3D Printing

Ultimaker / FormLabs Resin Printer / 3D scanning

Design for 3D printer

Fusion360 - Vase part 1

I recently found myself responsible for the growth and wellbeing of a basil plant and as per my forgetful nature the plant is not watered on a regular basis. As a result I am hoping to print a 'self-watering' vase. I began by perusing the internet for inspiration on the simple design of the vase - I decided to go with a basic structure of a base bowl to hold the water and an elevated vase for the plant, the water will be continually seeped up from the base bowl to the vase through cotton strings as shown on the right.

In order to make it only 3D printable - I have added an array of helical structure delineating the shape of the vase. After a bit of research online I found the 'loft tool' which has been wonderfully useful in making the helix. Once you have created several faces - the loft tool connects the faces in such a way that they become the cross section of the 'lofted' object.

Print 1 Fail. My design overestimated the 3D printing capabilities. The size of the vase is too big to print in a reasonable span of time. If I scale down the print, the support structure is too dense to remove without destroying the vase. Here is a picture of my failed print with the Ultimaker.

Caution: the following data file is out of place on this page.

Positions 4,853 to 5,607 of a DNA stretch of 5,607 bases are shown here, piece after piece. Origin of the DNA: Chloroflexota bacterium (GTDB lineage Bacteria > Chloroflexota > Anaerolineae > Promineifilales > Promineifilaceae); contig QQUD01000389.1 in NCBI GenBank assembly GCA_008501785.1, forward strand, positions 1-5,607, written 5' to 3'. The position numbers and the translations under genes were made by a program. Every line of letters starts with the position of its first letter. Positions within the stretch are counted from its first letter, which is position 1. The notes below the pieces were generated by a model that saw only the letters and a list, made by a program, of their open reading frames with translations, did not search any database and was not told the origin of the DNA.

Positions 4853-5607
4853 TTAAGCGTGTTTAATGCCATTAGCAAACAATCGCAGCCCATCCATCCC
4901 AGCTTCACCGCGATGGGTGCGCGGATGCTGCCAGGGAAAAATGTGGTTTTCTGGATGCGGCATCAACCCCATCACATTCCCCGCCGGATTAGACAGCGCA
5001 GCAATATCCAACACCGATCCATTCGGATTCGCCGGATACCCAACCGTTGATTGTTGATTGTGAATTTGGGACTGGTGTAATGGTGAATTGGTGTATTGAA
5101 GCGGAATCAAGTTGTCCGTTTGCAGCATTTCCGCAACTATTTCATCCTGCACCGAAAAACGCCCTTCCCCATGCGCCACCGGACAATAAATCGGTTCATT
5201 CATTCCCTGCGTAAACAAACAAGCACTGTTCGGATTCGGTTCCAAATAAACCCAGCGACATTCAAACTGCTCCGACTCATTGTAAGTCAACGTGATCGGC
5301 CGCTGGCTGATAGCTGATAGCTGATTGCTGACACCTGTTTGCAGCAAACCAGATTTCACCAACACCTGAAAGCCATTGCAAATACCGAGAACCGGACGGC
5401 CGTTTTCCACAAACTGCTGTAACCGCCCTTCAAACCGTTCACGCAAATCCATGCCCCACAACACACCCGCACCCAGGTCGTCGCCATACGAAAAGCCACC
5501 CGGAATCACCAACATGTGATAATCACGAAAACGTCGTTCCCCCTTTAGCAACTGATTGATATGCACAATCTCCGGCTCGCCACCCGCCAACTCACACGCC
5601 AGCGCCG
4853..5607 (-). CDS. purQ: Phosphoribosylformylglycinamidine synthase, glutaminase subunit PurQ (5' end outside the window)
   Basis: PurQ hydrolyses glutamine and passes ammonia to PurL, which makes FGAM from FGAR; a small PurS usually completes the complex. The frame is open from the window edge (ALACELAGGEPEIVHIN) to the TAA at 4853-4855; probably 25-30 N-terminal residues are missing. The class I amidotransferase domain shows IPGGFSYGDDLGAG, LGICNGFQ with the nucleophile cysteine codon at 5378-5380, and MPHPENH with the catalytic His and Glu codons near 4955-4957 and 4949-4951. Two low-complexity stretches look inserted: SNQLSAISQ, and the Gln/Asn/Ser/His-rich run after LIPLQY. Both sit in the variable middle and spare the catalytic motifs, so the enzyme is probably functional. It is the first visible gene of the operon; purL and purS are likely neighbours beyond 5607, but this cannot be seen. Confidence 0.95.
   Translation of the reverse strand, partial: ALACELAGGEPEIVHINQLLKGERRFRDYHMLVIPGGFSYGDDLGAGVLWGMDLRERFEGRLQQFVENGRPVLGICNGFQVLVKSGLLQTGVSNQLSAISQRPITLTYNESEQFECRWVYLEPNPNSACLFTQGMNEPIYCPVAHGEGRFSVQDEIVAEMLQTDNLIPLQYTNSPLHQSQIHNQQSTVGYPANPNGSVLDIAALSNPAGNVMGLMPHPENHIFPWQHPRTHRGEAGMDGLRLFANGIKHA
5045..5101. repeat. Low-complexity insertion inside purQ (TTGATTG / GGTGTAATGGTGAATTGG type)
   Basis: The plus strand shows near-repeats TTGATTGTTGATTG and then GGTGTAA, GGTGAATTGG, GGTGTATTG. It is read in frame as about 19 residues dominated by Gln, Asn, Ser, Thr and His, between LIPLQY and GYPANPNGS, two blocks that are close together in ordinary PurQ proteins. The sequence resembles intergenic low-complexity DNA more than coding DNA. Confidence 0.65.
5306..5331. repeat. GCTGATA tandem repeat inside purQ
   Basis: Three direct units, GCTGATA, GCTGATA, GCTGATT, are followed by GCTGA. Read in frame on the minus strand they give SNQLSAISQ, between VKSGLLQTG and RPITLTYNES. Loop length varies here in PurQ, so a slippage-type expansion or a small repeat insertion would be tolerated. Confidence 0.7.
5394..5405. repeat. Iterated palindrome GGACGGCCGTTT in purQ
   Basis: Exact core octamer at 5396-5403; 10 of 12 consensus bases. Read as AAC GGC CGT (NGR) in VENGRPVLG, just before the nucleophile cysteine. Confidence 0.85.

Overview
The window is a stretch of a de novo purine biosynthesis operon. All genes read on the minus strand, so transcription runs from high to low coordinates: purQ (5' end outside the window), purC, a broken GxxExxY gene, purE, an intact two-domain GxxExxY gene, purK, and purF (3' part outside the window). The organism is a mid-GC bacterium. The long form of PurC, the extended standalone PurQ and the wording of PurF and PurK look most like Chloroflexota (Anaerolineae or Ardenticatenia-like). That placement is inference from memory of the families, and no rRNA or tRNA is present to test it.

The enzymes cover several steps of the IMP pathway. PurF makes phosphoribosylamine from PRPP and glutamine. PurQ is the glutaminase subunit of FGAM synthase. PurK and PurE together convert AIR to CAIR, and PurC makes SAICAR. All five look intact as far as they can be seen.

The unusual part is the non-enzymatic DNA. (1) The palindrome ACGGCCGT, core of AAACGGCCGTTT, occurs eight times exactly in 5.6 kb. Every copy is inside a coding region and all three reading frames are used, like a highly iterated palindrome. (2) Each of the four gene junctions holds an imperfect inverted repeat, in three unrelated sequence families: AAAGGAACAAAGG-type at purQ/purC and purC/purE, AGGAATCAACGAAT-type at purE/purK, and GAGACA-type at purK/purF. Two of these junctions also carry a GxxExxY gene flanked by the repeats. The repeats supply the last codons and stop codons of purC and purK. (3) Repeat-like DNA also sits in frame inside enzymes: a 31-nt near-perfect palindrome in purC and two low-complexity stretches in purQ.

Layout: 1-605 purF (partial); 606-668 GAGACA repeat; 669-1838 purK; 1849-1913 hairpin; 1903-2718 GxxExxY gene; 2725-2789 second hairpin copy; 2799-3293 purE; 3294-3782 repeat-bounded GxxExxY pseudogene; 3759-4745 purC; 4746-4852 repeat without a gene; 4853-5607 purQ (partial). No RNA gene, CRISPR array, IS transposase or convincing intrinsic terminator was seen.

I decreased the number of spirals - but print time is still too long. Back to the drawing board...

3D Printing

Fusion360 - Cubes!

I am going to go simpler - I am going to make interlocked cubes. This time I am going to try the Ultimaker again. Note - make sure that the filament bobbin is not stuck.

I forgot to add structural support - the print is successful, but the sections of the cube in midair droop a little.

3D Printing

Fusion360 - Vase part 2

After a good night sleep I am rejuvinated enough to attempt the vase again. In the new design I have reduced the number of spirals and increased their diameter. I have decided to use the formlabs printer. Tips for using resin printer:
1) Take Care to chose an orientation that minimizes the cross-sectional area for each layer. The reason for this is that when each layer is cured it both 'sticks' to the layer that preceeded it as well as against the base tray that holds the resin, therefore if the layer has a large crossectional area its adhesion to the tray may be enough to pull it off the stage that is pulling it up. Usually default orientation works well.
2) The support structures will help with the structural integrity of the print, but they can also be quite difficult to remove - be mindful of this when designing and orienting object.